Downtown in Washington, District of Columbia — The American Northeast (Mid-Atlantic)
The Roots of Freedom and Equality
Civil War to Civil Rights
—Downtown Heritage Trail —
“It is known to you that events have transpired within the last few days, deeply affecting the peace and character of our community.”
With these words, city officials tried to calm the angry mobs gathering on this corner in April 1848. The crowds blamed the National Era, an abolitionist newspaper located near this sign, for the attempted escape of 77 African American slaves on the ship Pearl. They threatened to destroy the Era’s printing press. The editor, Gamaliel Bailey, was one of many anti-slavery activists who made Washington, D.C. a national center for abolitionist activity. He wrote of the irony of slavery in the capital of a nation dedicated to liberty and equality.
Tragically, most of the captured slaves were sold and taken south. The mayor and others quelled the potential riot, and the National Era survived. In 1851 and 1852, in a new location just a block and a half south of here, the paper serialized a novel by a little known author named Harriet Beecher Stowe. Her book, Uncle Tom’s Cabin, sold 300,000 copies in its first year. The dramatic story intensified sectional rivalries and, many believe, made war inevitable.
One hundred years later, on this same block, Charles Hamilton Houston continued the struggle for freedom and equality for African
Erected by Cultural Tourism DC. (Marker Number .4.)
Marker series. This marker is included in the Civil War to Civil Rights marker series.
Location. 38° 53.828′ N, 77° 1.31′ W. Marker is in Downtown, District of Columbia, in Washington. Marker is on 7th Street, NW south of Abe Pollin Way (F Street), NW, on the right when traveling north. Click for map. Marker is in this post office area: Washington DC 20001, United States of America.
Other nearby markers. At least 8 other markers are within walking distance of this marker. Mary Church Terrell (a few steps from this marker); Samuel F. B. Morse (within shouting distance of this marker); The Daguerre Monument (within shouting distance of this marker); a different marker also named The Daguerre Monument (within shouting distance General Post Office (within shouting distance of this marker); Patent Office Building (about 300 feet away, measured in a direct line); Abraham Lincoln Walked Here (about 300 feet away); "Blodgett's Hotel" (about 400 feet away). Click for a list of all markers in Downtown.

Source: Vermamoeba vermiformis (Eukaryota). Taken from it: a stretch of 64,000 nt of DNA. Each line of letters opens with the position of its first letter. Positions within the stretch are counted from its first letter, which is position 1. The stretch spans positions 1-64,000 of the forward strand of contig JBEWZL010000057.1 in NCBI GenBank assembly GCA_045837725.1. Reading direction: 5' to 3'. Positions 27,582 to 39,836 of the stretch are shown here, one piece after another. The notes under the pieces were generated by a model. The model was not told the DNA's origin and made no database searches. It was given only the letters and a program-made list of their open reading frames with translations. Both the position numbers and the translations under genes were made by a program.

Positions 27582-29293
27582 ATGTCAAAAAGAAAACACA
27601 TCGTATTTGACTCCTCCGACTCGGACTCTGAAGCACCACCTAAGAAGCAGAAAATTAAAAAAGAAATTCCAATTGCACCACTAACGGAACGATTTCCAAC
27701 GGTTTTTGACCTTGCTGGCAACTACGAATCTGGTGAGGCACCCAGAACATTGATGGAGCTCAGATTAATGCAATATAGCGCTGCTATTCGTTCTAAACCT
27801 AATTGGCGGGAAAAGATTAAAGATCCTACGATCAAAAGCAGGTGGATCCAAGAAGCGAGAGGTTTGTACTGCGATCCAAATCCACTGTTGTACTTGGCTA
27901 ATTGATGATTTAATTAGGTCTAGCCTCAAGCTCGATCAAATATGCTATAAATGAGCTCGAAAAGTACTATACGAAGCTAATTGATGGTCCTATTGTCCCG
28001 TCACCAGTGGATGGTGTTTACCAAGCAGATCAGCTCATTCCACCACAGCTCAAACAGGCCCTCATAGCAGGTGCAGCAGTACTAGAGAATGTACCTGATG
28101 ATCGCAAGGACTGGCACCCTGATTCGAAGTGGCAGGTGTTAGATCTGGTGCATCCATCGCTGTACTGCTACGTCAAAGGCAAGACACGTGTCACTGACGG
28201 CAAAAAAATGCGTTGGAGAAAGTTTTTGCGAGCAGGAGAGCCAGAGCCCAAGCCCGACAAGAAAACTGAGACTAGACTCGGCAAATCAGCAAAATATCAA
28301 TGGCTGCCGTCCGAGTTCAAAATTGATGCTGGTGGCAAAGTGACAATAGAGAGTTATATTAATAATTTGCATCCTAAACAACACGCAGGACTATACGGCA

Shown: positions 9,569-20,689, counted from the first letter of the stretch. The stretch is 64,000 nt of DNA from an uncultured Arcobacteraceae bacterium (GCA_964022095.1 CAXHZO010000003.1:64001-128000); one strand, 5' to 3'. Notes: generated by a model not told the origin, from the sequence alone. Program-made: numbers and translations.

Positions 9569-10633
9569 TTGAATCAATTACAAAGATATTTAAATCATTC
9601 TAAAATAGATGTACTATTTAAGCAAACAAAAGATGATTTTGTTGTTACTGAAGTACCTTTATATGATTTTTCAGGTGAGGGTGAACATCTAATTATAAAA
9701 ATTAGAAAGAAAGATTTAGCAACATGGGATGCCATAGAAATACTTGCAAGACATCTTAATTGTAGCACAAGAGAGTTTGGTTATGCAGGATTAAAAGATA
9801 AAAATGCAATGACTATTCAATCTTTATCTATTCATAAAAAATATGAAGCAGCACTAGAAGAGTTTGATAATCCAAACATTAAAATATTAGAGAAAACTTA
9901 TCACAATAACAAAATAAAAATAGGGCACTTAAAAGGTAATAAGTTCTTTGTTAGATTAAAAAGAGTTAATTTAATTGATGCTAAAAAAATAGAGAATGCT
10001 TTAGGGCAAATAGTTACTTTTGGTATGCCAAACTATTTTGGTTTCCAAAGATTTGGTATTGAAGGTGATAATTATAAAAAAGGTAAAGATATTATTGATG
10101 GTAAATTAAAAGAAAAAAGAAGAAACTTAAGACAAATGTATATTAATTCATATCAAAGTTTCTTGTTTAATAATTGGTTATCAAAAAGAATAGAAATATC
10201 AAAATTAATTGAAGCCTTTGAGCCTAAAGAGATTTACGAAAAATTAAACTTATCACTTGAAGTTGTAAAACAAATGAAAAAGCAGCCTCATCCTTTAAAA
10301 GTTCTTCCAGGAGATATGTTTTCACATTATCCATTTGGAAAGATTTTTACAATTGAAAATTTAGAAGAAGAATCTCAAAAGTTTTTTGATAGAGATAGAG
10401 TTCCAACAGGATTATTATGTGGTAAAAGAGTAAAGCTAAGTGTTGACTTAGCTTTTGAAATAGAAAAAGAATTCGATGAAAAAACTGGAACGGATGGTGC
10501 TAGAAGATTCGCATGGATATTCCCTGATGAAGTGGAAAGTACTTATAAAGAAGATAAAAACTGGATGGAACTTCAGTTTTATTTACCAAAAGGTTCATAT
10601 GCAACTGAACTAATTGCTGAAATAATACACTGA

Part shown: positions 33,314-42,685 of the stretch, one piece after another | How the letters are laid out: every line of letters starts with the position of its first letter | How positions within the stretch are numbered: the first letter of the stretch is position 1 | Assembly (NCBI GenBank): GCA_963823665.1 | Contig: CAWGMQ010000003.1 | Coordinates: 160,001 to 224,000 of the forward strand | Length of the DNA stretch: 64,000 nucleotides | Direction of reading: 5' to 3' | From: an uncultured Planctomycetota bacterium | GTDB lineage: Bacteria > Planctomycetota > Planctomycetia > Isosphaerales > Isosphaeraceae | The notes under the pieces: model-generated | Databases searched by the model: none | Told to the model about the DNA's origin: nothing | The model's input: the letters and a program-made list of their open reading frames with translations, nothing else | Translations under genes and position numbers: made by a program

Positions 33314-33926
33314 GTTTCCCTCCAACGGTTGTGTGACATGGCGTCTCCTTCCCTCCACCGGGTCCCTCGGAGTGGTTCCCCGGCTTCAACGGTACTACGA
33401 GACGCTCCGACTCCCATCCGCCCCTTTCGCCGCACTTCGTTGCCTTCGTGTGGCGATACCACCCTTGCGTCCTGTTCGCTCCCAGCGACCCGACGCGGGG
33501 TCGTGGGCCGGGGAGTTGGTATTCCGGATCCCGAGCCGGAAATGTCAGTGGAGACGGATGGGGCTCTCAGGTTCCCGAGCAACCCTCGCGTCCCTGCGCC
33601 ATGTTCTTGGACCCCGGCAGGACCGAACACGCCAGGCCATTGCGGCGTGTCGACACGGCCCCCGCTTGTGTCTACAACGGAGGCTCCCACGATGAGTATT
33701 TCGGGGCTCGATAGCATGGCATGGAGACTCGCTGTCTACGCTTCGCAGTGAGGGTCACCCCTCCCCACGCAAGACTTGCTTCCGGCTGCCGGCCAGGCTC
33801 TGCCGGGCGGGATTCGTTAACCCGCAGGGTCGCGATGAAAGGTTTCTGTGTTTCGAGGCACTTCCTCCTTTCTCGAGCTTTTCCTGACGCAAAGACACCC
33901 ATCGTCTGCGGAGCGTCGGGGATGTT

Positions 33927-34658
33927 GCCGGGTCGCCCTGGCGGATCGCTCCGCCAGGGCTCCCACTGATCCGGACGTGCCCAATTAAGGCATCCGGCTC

More about this marker. [Photo Captions:]
Left and below: Charles Hamilton Houston, left, mentor to the future Supreme Court Justice Thurgood Marshall, below, had an office on this block. (Moorland Spingarn Research Center, Howard University.)
Above and right: Officials try to quiet protests of Pearl in 1848. ([Poster: “To the Citizens of Washington ...”] Library of Congress.) Uncle Tom’s Cabin by Harriet Beecher Stowe was first published near this spot in serialized form in the National Era ([Title page] Library of Congress; [photo of author] National Portrait Gallery, Smithsonian Institution.)
Related markers. Click here for a list of markers that are related to this marker. To better understand the relationship, study each marker in the order shown.
Also see . . .
1. Charles Hamilton Houston. (Submitted on December 6, 2009, by Richard E. Miller of Oxon Hill, Maryland.)
2. Uncle Tom's Cabin; or, Life among the Lowly. (Submitted on December 6, 2009, by Richard E. Miller of Oxon Hill, Maryland.)
3. Harriet Beecher Stowe. (Submitted on December 7, 2009, by Richard E. Miller of Oxon Hill, Maryland.)
Categories. • Abolition & Underground RR • African Americans • Antebellum South, US • Civil Rights • Politics •
Credits. This page originally submitted on , by Richard E. Miller of Oxon Hill, Maryland. This page has been viewed 1,511 times since then and 19 times this year. Last updated on , by Katherine Kane of Hartford, Connecticut. Photos: 1, 2. submitted on , by Richard E. Miller of Oxon Hill, Maryland. 3, 4, 5, 6, 7, 8, 9, 10. submitted on , by Allen C. Browne of Silver Spring, Maryland. 11, 12. submitted on , by Richard E. Miller of Oxon Hill, Maryland. 13. submitted on , by Allen C. Browne of Silver Spring, Maryland. • Kevin W. was the editor who published this page. This page was last revised on June 16, 2016.